Never mind that Dungen were the headliners and the clear favorite of most of the audience, I was there to see Quilt and I enjoyed their set more than that of the Swedes at The Earl.
More about the Swedes later. Even casual readers of this blog should realize by now that I have a real affinity for the band Quilt and consider their new LP Plaza a strong contender for Album of the Year. I've been looking forward to this performance for a while now, and Quilt did not disappoint.
The sound mix was perfect, allowing their harmonies to rise above the instruments, and the band played flawlessly. I don't know what else to say other than if you like the sound of this band, you'd have loved their performance last night.
Dungen (Swedish for "the grove") is a Stockholm-based psychedelic prog-rock band, equally influenced by folk music, classic rock, garage rock and alternative rock. The band is fronted by singer, composer, and multi-instrumentalist Gustav Ejstes, who writes all the music and played piano, electronic keyboard, electric and acoustic guitars, and flute during the course of the show.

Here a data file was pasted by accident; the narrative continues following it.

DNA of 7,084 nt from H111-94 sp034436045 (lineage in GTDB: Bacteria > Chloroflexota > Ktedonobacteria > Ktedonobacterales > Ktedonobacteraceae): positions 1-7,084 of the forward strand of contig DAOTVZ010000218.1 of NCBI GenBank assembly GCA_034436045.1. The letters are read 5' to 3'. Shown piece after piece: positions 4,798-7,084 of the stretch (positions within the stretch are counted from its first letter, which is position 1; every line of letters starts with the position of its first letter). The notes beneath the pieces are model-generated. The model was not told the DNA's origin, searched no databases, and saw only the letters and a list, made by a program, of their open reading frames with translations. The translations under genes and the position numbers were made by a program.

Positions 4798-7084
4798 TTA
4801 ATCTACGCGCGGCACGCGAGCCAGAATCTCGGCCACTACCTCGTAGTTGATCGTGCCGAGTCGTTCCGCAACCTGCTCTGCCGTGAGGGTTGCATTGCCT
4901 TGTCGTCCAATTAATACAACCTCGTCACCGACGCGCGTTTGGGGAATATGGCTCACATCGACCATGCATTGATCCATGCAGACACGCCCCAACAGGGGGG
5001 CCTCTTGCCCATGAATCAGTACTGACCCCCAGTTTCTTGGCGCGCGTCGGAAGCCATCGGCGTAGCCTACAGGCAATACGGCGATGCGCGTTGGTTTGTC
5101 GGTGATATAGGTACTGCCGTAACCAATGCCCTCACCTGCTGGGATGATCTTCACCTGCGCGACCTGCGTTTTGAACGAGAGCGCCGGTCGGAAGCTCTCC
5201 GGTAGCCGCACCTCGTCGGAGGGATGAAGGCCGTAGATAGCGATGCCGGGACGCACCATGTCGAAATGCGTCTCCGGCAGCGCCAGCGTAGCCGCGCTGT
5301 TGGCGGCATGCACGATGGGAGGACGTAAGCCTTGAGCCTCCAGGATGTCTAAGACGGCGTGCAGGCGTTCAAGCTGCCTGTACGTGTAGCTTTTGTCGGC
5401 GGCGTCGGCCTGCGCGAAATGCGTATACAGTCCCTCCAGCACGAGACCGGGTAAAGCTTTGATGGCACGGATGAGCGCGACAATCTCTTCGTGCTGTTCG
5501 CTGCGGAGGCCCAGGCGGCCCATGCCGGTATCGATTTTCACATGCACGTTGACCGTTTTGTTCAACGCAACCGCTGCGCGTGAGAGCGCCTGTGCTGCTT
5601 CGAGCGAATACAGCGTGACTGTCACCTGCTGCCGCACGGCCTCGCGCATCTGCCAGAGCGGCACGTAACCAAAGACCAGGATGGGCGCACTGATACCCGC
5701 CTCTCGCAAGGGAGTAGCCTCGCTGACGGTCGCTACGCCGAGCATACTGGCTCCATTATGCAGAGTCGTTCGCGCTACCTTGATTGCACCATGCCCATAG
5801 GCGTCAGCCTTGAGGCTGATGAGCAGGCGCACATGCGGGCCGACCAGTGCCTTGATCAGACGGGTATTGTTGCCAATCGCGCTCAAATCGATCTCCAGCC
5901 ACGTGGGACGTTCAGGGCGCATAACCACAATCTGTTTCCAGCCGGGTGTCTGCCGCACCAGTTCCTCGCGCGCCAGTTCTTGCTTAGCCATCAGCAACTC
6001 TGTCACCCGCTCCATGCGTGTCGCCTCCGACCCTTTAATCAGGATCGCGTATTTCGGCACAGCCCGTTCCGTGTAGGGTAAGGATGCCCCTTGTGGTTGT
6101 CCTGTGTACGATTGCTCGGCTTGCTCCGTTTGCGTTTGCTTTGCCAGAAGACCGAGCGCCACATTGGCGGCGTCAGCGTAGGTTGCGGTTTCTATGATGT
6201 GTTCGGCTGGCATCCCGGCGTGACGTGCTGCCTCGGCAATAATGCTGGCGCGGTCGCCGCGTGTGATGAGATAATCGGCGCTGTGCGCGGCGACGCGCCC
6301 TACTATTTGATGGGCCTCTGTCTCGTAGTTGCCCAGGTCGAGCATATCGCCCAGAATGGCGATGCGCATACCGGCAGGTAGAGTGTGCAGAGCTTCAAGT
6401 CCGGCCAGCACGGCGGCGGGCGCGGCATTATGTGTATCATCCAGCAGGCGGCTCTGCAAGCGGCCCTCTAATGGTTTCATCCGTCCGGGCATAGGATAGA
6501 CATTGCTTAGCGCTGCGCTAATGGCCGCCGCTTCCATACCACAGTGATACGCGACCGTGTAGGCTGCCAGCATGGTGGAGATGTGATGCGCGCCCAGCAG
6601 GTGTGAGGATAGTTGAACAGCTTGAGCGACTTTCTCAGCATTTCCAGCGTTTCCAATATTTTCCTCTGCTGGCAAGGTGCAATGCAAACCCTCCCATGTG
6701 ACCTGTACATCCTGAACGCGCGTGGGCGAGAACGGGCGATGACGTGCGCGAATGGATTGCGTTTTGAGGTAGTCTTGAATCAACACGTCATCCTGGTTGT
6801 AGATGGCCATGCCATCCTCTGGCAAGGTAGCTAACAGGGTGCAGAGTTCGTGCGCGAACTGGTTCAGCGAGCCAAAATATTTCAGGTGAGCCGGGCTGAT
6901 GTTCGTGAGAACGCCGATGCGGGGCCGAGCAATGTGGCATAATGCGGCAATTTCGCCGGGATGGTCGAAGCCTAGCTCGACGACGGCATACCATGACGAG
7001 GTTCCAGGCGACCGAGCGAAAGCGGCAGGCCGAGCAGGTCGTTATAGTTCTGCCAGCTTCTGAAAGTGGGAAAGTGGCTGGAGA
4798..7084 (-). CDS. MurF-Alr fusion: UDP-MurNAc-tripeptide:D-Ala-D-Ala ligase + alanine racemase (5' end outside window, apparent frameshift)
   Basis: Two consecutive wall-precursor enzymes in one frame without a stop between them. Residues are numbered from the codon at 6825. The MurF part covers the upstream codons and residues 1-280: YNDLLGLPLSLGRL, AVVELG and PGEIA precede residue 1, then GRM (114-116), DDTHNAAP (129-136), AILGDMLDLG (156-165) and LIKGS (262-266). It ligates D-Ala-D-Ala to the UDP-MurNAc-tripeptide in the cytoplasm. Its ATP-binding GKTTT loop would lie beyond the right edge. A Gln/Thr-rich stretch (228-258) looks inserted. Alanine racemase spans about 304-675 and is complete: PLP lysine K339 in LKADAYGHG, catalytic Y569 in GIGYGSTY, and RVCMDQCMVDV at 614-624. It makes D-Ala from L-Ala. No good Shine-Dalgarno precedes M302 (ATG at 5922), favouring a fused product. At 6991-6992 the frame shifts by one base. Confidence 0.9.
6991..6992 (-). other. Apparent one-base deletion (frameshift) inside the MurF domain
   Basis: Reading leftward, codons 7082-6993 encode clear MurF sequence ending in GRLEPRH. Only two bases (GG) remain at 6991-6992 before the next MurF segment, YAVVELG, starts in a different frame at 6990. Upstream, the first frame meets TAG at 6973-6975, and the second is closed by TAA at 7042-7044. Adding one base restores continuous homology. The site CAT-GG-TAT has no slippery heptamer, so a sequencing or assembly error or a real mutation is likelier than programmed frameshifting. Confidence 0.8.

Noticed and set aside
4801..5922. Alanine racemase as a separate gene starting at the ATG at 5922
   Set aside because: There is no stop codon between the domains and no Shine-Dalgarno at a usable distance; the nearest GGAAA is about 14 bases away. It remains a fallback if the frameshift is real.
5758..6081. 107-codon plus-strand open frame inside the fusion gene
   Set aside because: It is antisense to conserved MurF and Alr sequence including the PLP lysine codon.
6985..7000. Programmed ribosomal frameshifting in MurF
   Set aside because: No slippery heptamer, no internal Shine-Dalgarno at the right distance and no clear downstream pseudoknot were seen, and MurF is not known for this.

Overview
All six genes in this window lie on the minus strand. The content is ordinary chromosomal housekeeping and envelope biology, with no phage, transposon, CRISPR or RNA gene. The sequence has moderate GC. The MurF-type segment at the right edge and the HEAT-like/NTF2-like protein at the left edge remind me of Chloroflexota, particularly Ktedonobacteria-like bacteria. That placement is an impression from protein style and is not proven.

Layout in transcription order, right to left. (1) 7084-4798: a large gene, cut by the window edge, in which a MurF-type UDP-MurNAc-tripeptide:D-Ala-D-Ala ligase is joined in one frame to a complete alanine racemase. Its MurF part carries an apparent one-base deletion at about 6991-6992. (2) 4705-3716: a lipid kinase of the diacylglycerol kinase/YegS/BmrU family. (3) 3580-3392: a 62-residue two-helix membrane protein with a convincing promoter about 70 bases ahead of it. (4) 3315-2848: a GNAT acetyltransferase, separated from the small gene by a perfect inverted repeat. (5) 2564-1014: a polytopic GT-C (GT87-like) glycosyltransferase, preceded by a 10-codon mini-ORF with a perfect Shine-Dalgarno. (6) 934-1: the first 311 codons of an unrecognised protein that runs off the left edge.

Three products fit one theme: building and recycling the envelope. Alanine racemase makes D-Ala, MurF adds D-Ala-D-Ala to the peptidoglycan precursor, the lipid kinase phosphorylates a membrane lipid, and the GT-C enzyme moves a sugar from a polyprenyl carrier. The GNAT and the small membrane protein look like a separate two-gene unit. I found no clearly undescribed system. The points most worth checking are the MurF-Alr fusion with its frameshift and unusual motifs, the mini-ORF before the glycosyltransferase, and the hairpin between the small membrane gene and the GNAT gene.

The set was full of psych rock, with touches of jazz, especially in the drumming, and instrumental ambience. I was reminded at times of any number of '60s and '70s prog-rock bands, from Euro bands like Focus and Gong to all of those Haight-Ashbury summer-of-love bands whose names I can't even remember.
They're very inventive and no two songs sounded alike, but my only complaint, and I know how this sounds, is that their set was so long. They took the stage around 10:30, and well after midnight they were encouraging the audience to keep hanging in there, they weren't through yet. Most of the audience were clearly fans and couldn't get enough, but I, unfamiliar with most of their work as I am, started to find it all exhausting and left before the encore break.
Anyway, I guess my points are 1) Quilt are the real thing and as good as I had hoped, 2) it turns out that you can get too much of a good thing, and 3) neither band would have sounded out of place of the stage of the Fillmore East in 1971.